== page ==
Statement at the Conclusion of the 2008 Article IV Consultation Mission to the Federal Democratic Republic of EthiopiaPress Release No. 08/115
May 19, 2008
An International Monetary Fund (IMF) mission team, led by
Mr. Robert Corker, visited the Federal Democratic Republic of Ethiopia during May 7-19, 2008, to conduct discussions for the 2008 Article IV consultation. At the conclusion of the visit, the mission issued the following statement:
"Ethiopia has recorded impressive growth during the past few years—the fastest for a non-oil exporting country in Sub-Saharan Africa. Growth has been supported by structural reforms and infrastructure development, as well as favorable agricultural conditions. Rapid growth has contributed to poverty reduction and progress toward the Millennium Development Goals (MDGs). However, it has also been accompanied by rising pressures on prices and international reserves, exacerbated by sharply higher world oil prices. In March, the 12-month increase of overall inflation was 30 percent, with food price rises of 40 percent (year on year) having a particularly strong negative impact on the urban poor. Reserves were below 2 months of imports.
"The consultation discussions focused on policies to reduce inflation while preserving the growth momentum. In this regard, the mission supports the authorities' objectives to return to single-digit inflation and rebuild reserves to three months of imports. It recognizes the measures taken so far to achieve these objectives, including through actions to slow broad money growth to below 20 percent.
"To place inflation on a firmly declining path the mission advised the authorities to support efforts to reduce monetary growth through a tightening of fiscal policy in FY2008/09 (July-June). It also recommended the authorities seek additional external financing on a grant or concessional borrowing basis to buffer the severe effects of high world oil prices on the balance of payments and soften the impact of domestic policy tightening on economic activity. Such financing, for example, could facilitate needed investments in the power sector without crowding out private domestic borrowing.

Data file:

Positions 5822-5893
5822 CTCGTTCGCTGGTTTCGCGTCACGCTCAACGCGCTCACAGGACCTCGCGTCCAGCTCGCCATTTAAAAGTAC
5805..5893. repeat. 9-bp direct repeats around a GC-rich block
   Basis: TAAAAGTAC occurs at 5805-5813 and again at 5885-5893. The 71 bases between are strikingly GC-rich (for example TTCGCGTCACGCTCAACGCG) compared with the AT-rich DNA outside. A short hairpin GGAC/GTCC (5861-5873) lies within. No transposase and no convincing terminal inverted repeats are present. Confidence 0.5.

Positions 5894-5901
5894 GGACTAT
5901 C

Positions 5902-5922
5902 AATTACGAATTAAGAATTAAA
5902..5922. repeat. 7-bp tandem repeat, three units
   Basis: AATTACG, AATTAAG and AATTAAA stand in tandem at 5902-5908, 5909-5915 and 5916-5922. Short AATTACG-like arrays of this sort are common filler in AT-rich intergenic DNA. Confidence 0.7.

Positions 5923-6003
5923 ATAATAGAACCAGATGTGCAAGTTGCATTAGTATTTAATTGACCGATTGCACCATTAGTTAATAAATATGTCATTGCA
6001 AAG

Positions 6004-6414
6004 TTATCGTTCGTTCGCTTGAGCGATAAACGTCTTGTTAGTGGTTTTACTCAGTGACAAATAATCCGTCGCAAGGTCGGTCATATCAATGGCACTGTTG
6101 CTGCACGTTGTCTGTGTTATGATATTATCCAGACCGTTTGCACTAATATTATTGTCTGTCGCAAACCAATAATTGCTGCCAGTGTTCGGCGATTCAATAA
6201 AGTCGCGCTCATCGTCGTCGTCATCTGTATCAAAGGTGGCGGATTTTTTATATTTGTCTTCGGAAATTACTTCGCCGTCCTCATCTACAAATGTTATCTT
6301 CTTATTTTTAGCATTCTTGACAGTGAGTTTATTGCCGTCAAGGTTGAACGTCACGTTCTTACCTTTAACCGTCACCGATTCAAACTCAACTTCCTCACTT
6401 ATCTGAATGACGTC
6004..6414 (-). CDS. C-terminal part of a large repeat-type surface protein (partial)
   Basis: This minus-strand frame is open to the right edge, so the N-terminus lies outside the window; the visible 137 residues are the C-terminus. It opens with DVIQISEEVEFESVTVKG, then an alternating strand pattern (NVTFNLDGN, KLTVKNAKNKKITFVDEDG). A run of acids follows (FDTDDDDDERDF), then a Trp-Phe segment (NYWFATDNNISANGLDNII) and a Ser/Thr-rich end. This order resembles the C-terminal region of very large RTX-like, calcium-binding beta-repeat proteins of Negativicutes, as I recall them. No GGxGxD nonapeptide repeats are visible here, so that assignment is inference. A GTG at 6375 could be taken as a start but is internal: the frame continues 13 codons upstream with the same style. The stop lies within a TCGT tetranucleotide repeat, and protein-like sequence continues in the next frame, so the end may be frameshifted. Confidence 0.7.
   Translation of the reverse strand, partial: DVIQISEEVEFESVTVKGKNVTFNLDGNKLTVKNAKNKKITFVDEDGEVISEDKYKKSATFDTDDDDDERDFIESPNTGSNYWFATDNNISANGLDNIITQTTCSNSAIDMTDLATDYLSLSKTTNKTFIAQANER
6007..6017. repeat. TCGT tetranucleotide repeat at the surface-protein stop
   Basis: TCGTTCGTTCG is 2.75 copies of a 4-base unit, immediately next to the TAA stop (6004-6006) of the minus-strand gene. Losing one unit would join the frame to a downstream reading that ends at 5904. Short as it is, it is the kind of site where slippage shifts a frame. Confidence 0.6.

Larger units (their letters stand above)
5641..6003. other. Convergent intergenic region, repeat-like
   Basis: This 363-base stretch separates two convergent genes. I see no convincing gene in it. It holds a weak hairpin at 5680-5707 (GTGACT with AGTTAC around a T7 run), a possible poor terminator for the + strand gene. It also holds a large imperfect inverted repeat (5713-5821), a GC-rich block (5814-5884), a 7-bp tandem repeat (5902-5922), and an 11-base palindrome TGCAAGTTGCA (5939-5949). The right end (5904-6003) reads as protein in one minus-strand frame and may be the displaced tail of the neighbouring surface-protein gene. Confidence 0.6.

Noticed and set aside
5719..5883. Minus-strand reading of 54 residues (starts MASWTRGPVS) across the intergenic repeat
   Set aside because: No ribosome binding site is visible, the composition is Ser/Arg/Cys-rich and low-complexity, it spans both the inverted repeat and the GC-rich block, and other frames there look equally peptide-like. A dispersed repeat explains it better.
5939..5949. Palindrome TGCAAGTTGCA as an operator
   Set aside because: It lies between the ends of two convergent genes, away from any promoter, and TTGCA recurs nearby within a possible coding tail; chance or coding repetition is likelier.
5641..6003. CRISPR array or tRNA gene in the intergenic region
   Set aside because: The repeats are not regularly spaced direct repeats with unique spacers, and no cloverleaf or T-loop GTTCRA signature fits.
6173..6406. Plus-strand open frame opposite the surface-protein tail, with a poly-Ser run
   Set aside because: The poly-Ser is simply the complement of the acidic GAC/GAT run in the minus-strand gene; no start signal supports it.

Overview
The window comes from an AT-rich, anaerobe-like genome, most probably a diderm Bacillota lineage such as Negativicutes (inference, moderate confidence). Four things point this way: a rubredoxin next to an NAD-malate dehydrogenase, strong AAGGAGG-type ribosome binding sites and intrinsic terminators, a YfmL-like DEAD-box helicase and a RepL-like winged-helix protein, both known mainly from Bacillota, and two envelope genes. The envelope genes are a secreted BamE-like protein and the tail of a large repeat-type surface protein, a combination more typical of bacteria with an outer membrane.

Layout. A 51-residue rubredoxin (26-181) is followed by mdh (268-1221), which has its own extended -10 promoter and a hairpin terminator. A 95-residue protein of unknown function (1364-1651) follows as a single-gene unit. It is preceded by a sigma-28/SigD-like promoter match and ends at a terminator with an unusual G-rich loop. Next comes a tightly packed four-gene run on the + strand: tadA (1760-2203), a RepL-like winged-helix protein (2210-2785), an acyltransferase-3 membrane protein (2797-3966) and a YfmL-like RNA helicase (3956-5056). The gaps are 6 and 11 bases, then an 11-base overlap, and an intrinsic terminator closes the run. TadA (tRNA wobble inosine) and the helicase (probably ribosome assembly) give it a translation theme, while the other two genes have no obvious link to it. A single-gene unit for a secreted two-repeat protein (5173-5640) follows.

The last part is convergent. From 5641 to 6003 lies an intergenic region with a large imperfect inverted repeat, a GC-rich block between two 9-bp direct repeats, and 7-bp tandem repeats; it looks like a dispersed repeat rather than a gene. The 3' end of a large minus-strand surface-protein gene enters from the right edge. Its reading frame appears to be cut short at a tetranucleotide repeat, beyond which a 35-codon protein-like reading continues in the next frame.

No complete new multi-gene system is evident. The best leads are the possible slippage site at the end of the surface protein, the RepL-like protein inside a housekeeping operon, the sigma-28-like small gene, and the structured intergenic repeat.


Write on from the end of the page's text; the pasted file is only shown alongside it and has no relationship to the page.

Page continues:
"Over the medium term, the mission expressed support for the government's overall strategy to strengthen the foundations for growth—with an increasing role for the private sector—while preserving macroeconomic stability. Key aspects include scaling up public sector investment in infrastructure, health and education, while maintaining a sustainable debt position, and boosting overall economic activity through commercialization of agriculture and fostering the non-farm private sector.
"The mission emphasized that it will be critical to strike a judicious balance between demand-dampening and growth-enhancing measures in the next few years to achieve macroeconomic stability and permit a return of international reserves to a comfortable level. This will allow the Ethiopian economy to become more resilient to shocks.
"The mission would like to thank the authorities for frank and open discussions, as well as the warm hospitality extended to the team."